John Emsley, University of Cambridge, takes you on a tour of the periodic table. 

In this issue: seeing red? that will be europium 

If you look at a genuine Euro note under ultraviolet light, parts of it should glow red. This light is the luminescence from a phosphor compound containing the lanthanoid metal europium, which derives its name from the same source as the banknote. Banknote counting machines can detect forgeries from the lack of this element. 

Euro bills

Source: Jupiterimages

Discovering europium

The europium story began with the element cerium, which was discovered in 1803 independently by Martin Klaproth, and by J. J. Berzelius and W. Hisinger. Then in 1839 in Sweden Carl Gustav Mosander separated two other elements from cerium - lanthanum and one he called didymium. Didymium was a recognised element for the next 45 years until in 1885 Austrian chemist Baron Carl Auer von Welsbach showed it was a mixture of praseodymium and neodymium. 

However, didymium also harboured another rarer metal, samarium, which was separated by French chemist Paul-Émile Lecoq de Boisbaudran in 1879. But even his samarium was impure and in 1880 the Swiss chemist Jean Charles Galissard de Marignac extracted another rare earth metal, gadolinium, from it. Despite all this activity, samples of samarium still had unexplained lines in their atomic spectra, indicating the presence of yet another element. Eventually in Paris in 1901, French chemist Eugène-Anatole Demarçay (1852-1904) completed a painstaking sequence of crystallisations of samarium magnesium nitrate and separated another new element, which he named europium. 

Had Demarçay  and the other investigators known a little more about the chemistry of europium, they might have isolated it much earlier. Unlike the other lanthanoids, which tend to form Ln(iii) compounds, europium has a stable reduced form, europium(II), and this could have been the key to separating it easily from the other lanthanoid elements. The insoluble salt, europium(II) sulfate (EuSO4) precipitates from solution leaving the other lanthanoids behind.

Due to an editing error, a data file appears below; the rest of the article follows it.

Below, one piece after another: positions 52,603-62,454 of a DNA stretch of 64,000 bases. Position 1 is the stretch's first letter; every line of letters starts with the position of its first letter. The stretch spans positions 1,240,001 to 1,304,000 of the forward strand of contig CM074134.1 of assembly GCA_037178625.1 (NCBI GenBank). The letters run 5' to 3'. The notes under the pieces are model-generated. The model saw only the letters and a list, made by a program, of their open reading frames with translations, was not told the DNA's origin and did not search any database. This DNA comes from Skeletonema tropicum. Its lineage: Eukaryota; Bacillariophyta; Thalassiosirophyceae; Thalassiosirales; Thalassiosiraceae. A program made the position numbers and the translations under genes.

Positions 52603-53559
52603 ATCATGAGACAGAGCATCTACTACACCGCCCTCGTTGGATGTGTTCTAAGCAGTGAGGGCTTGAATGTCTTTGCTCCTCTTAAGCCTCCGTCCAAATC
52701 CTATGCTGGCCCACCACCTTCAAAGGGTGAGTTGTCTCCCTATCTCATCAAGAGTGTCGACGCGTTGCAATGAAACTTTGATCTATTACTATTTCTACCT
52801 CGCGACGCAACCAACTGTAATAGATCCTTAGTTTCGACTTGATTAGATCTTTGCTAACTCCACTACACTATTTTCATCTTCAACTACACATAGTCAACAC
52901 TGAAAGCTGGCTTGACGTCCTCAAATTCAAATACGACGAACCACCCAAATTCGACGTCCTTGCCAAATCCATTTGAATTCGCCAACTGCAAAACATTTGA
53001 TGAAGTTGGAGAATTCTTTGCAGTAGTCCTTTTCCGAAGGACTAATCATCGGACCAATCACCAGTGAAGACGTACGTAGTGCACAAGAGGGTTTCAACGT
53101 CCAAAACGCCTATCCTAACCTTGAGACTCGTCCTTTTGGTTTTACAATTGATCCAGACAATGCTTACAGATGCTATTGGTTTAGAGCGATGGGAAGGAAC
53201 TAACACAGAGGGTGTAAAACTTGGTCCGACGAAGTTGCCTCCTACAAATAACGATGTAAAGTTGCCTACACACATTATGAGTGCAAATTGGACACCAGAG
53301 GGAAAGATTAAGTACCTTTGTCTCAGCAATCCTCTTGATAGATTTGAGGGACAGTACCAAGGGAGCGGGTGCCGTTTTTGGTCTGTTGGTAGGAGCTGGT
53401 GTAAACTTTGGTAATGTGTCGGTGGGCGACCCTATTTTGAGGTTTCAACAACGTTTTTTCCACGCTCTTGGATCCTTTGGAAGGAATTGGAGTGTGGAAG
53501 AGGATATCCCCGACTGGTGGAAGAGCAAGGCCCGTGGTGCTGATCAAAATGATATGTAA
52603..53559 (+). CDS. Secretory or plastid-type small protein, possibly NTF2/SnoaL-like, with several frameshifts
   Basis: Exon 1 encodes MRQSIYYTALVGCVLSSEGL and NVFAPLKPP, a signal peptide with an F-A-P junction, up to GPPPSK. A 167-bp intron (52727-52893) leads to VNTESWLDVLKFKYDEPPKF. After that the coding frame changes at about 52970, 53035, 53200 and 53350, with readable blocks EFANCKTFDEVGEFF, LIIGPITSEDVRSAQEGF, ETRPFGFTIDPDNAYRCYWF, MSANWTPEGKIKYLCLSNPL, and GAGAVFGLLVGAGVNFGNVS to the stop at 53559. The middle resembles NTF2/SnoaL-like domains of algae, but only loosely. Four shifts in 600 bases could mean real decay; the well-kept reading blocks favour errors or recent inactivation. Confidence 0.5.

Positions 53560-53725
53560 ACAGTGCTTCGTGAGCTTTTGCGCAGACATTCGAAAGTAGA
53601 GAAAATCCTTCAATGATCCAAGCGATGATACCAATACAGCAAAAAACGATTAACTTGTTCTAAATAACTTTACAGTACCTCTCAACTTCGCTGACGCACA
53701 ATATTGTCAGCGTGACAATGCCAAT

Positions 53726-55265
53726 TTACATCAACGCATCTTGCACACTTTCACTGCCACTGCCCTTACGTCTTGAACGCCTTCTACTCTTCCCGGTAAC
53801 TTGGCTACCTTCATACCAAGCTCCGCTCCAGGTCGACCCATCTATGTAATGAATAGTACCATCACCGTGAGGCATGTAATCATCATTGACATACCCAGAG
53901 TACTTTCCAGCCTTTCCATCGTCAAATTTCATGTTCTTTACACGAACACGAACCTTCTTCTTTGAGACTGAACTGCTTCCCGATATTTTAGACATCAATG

Naturally occurring

Europium is one of the more abundant lanthanoids and is almost twice as abundant as tin. As Eu2+ the metal can replace calcium and strontium in certain minerals, such as the calcium feldspars (calcium aluminium silicates). The commercial sources of the metal are the ores monazite and bastnäsite, which contain all the lanthanoids. The metal is not an environmental threat to plants or animals and is actually present in some plants in the 30-130 ppb range. 

Europium was found in much higher concentrations than expected in samples of rock brought back from the Moon. It was present in feldspars as the reduced form (Eu2+), rather than the more normal Eu3+, showing that the minerals on the Moon were formed under highly reducing conditions. This unnaturally high abundance of europium suggests that the Earth and the Moon are not derived from a common source of cosmic material. 

The main mining areas for lanthanoids are China and the US and reserves of europium are estimated to be ca  150,000 tonnes. World production of the pure metal is in excess of 100 tonnes per year, which is obtained by heating europium oxide with lanthanum metal in a tantalum crucible under vacuum conditions. The metal can also be obtained by electrolysing molten EuCl3 and NaCl using graphite electrodes. 

Light and colour

Europium(III) phosphors, such as that used on the Euro note, emit a bright red light at 610nm. It was this property that alerted early television pioneers to the possibility of colour sets. Cathode ray tube (CRT)televisions use the phosphor yttrium oxysulfide doped with europium to provide the red colour in the picture. 

As well as applications in television technology, europium has proved useful in modern lighting. Low-energy light bulbs - trichromatic lamps - produce a soft light like that of incandescent light bulbs and not as harsh as the cold glare of fluorescent tubes. Europium provides not only the red component of the spectrum, but phosphors of its lower oxidation state, such as europium(II)-doped strontium aluminate, emit in the blue range.  


Source: Murray Robertson/Visual Elements

Fact file 

Atomic number: 63; atomic mass: 151.964; melting point: 822ºC; boiling point: 1597ºC. Europium is a soft, silvery metal and the most reactive of the rare earth metals, reacting quickly with oxygen and water. It ignites spontaneously when heated to ca 180ºC. Europium has two natural isotopes: 151Eu, which is now known to be radioactive; and 153Eu.